In 2001, Argentina’s government made the courageous decision to default on its foreign debt, and end its peg to the US Dollar, against the demands of the IMF and other political and financial elites. The facts show that after a brief recession, the Argentinian economy, freed from unsustainable and unrealistic debt obligations, focused on growth, unemployment, and social equality, and they’ve achieved tremendous results in all major indicators.
Their foreign creditors have mostly (Paris Club aside) restructured their agreements with Argentina and written down much of the outstanding debt.
Argentina’s experience calls into question the popular myth, as noted above, that recessions caused by financial crises must involve a slow and painful recovery.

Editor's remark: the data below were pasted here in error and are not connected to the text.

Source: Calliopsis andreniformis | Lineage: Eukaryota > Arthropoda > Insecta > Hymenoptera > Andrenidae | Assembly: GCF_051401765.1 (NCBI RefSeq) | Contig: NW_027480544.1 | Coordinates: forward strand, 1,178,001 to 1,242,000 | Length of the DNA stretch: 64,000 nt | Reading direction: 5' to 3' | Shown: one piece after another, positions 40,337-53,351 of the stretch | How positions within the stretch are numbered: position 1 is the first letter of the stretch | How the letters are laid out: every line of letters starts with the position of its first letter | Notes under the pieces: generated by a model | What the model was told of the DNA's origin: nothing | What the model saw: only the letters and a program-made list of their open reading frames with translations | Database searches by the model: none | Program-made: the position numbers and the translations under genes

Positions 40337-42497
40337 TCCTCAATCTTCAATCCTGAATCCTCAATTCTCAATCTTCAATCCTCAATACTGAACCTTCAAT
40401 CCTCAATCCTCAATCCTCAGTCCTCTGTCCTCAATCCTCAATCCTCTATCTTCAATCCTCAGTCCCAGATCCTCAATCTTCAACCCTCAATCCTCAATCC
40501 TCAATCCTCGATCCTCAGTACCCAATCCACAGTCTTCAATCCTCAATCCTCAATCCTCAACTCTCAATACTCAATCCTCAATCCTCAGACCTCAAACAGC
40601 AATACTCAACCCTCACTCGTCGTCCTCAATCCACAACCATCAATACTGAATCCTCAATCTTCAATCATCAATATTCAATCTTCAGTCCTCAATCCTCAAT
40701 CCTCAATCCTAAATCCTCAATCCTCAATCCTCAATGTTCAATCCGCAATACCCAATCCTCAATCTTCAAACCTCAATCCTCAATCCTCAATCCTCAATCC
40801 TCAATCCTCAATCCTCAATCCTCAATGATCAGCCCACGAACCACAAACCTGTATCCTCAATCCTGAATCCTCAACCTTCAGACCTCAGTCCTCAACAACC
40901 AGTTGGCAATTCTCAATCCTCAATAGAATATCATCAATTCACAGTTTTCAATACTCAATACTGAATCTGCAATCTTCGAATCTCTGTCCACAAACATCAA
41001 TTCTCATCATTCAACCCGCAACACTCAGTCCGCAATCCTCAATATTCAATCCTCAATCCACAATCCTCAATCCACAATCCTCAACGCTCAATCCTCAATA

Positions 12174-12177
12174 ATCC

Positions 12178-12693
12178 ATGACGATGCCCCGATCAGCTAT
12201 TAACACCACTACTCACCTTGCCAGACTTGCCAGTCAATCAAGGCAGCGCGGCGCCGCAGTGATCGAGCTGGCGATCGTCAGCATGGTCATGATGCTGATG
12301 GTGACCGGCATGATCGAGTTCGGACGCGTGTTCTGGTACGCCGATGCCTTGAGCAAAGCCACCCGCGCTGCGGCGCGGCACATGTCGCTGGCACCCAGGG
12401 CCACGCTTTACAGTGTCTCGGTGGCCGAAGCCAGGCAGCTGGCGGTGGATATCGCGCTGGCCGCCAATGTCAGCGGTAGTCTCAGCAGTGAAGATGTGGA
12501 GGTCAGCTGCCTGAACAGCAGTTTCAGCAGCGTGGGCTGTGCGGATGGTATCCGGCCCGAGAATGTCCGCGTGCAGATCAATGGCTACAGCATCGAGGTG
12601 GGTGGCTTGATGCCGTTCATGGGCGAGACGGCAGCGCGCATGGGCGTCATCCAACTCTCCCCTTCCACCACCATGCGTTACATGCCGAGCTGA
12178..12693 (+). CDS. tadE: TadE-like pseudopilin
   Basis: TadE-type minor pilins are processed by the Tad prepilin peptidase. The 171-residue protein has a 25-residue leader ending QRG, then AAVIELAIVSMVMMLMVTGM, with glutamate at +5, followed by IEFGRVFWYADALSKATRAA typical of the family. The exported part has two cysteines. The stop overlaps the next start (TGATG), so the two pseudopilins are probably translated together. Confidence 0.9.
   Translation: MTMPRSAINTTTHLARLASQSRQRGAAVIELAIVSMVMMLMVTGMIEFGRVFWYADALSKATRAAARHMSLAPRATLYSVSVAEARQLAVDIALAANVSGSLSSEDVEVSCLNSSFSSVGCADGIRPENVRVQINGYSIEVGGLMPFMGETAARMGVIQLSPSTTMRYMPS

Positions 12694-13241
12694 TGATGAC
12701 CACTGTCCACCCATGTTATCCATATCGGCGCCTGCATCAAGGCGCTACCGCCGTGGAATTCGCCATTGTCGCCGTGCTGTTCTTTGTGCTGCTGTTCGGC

…because the default freed the country from having to be continually hamstrung by a crippling debt burden and by pro-cyclical policies imposed by creditors.
Terrific report from Mark Weisbrot and the Center for Economic Policy and Research.
Is there a need to keep the Ireland, Portugal, Greece, Spain, and Italy on their current path to depression and mass emigration, when Argentina has shown there’s a different way forward?